Stalinist and Trotskyite Crisis

Part 1 of this article was published in the last issue of Open Polemic

Please note in Part 1 of this article, O.P.No.5, p 22, para 3. After 'Judicial and ideological superstructure' insert, 'how much stronger must be the case against inferences made on the basis of the formal characteristics of the superstructure,'

In the article carried in edition no. 4 of 'Open Polemic' Workers Power accuse Tony Cliff's 'State Capitalist' analysis of 'reification', i.e. treating categories that refer to processes between people (or classes) as relations between things. In particular, they accuse Cliff of possessing a reified concept of capital.
They quote Engels in clarification. Marxist economics he says,

'is not concerned with things, but with relations between people and in the last instance between classes.'

Quite so. But in their enthusiasm to wring the SWP's neck, they themselves, together with other Trotskyite analysts, commit precisely this error of 'reification'.

They write:

'The bureaucracy syphons off a considerable portion of the surplus product for itself [So far so good]. Remove the privileges of the bureaucracy, remove it from power, and the essential mechanism of allocating life's goods would not change. The relations of production would not change.'

This they imagine, proves that the bureaucracy is not a class.

As we have seen, the relations of production consist, for Marx, precisely in relations between people - or more exactly, classes. What does Workers' Power say here? Change in their entirety the relations between the bureaucracy and the direct producers (the people or the classes), and the 'essential mechanism' would not change! That is, the 'thing', the mechanism, that remains after abstracting from the concrete social forces involved, stays intact. The picture that Workers' Power tries to present is that of the proletariat replacing the bureaucracy in the driving seat of the independent 'mechanism' (like taking over at the wheel of a car) and hey presto socialism! If this is the case, in what, exactly, does the mechanism that is left over, consist of ? Clearly not the physical means of production themselves. The legal forms of the Soviet Constitution perhaps? Or some kind of ghostly bureaucratic apparatus or blueprint? None of these look at all promising. Obviously, the 'essential mechanism' is nothing more than the ensemble of the relations of authority, control and allocation, and the whole range of social processes that issue from it, existing between the bureaucracy and the producers. The concrete network of social interactions - strictly, class practices - that this involves constitutes the mechanism. The concept of an independent apparatus determining social relations yet external to the class struggle is profoundly un-Marxist. If the bureaucracy is removed from power, if its privileges are withdrawn, then the 'machinery' simultaneously vanishes. This of course, is just the reason why Marx insisted that the machinery of the capitalist state has to be smashed: for reproducing the pre-existing social relations - the 'mechanisms' albeit with alternative agents (even workers of the purest pedigree) is precisely to reproduce the pre-existing 'machinery'!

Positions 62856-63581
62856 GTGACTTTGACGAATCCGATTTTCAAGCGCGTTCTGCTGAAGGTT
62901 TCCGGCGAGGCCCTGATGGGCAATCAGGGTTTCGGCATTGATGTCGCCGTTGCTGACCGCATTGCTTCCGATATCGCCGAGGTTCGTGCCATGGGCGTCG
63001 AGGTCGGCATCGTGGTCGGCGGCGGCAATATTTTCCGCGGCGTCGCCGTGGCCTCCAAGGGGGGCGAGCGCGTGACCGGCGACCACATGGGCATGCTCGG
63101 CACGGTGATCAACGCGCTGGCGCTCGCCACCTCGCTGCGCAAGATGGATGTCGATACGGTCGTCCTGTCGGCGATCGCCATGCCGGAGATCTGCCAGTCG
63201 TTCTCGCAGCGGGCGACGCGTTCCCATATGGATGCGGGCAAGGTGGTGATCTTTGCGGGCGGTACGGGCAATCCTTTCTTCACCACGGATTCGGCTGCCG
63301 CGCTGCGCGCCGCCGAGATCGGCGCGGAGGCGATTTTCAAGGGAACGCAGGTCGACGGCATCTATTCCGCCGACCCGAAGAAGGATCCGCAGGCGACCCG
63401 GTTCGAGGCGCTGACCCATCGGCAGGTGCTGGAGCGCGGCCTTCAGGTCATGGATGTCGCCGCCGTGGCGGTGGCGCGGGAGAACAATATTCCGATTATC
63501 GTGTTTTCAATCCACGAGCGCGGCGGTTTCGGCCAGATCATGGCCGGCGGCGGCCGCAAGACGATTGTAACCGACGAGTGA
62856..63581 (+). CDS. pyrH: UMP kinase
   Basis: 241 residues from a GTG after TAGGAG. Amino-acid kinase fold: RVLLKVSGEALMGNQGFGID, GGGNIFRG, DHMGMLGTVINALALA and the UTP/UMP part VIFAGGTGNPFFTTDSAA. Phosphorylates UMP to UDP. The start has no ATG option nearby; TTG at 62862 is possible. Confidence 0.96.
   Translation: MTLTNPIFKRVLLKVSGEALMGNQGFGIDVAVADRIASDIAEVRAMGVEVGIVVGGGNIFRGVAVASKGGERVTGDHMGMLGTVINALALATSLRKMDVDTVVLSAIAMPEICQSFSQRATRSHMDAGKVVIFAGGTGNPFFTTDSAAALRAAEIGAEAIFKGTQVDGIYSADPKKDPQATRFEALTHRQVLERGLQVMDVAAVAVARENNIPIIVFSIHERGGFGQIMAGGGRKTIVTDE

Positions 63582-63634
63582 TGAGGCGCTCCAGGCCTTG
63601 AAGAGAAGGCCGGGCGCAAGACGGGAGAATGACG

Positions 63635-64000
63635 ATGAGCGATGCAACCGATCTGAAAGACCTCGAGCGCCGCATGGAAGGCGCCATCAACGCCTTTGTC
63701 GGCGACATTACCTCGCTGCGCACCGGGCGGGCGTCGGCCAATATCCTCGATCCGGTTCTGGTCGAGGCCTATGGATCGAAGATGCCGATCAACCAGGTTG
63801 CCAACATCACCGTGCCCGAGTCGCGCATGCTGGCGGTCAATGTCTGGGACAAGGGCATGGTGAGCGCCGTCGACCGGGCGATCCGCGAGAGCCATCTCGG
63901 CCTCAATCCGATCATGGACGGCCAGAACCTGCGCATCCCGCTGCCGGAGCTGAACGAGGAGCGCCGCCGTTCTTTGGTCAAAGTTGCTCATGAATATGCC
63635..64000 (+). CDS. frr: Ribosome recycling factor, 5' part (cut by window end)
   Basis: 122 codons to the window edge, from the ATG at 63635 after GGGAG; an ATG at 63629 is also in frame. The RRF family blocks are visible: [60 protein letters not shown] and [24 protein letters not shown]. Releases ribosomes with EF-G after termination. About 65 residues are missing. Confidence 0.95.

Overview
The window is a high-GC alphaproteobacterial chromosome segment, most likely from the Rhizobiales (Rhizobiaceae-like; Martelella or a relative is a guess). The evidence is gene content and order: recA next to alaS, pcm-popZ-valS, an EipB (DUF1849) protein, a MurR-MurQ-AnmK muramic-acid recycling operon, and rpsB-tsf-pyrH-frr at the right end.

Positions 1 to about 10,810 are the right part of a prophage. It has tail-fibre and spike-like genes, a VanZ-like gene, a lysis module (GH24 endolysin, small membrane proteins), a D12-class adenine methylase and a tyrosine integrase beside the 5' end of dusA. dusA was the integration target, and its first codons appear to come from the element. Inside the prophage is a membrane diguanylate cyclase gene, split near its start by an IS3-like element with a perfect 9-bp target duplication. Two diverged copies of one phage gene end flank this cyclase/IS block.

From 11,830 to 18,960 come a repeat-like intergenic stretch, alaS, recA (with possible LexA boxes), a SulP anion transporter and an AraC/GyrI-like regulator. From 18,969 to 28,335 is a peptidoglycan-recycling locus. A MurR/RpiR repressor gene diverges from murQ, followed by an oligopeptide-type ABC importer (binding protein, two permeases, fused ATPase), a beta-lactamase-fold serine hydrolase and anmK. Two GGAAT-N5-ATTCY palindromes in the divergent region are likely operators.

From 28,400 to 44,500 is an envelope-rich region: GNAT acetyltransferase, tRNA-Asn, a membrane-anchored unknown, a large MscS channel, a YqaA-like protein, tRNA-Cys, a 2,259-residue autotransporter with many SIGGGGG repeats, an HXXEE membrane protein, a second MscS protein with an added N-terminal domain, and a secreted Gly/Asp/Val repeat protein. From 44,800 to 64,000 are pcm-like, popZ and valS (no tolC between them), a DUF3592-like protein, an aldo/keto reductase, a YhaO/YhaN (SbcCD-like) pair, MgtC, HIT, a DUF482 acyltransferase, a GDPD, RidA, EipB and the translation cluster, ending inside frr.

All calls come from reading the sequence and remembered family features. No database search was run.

A system of social relations ( reflected by the 'property relations') that produces a set of decisions resulting in the distribution of goods according to need, does not possess the same 'essential mechanism' as a system of social relations that produces a set of decisions that results in luxury for the bureaucracy and privation for the masses. What the Trotskyites should really say, is that, on a certain level of abstraction, the legal or superstructural expression of the property relations remains the same! Only, because the Trotskyites of Workers' Power and other organisations systematically substitute the reified and abstract concept of 'property relations' for Marx's concept of the 'relations of production' can they believe that the two totally distinct social processes share an identical 'mechanism' is then proposed as the defining feature of a workers' state!

The same error underlies their mechanical division of the spheres of production and the sphere of distribution. Workers' Power claims that:

'Trotsky sees the bureaucracy not as a class stratum rooted in the necessities of the modern industrial process but in the distribution process: specifically in the survival of bourgeois right in distribution during the transition period.'

The picture in this case is supposed to be this: the proletariat controls ('owns') the means of production (through abstract 'property relations'), but the bureaucracy meanwhile controls the quite independent sphere of distribution through the concrete appropriation of surplus product. This of course, is not what Marx meant to indicate by the 'survival of bourgeois right'.

Marx refers to the bourgeois principle of 'to each according to his work or ability' in contrast to the socialist principle of 'to each according to his need'. For the bureaucracy therefore, to enforce bourgeois right in the sphere of distribution would mean that they appropriated the amount of commodities that corresponded to the product of their labour, while the proletariat made do with the lesser amount that corresponded to theirs.

To this extent, as elaborated by the concept of bourgeois right, a strictest exchange of equivalents would take place, without a relationship of exploitation.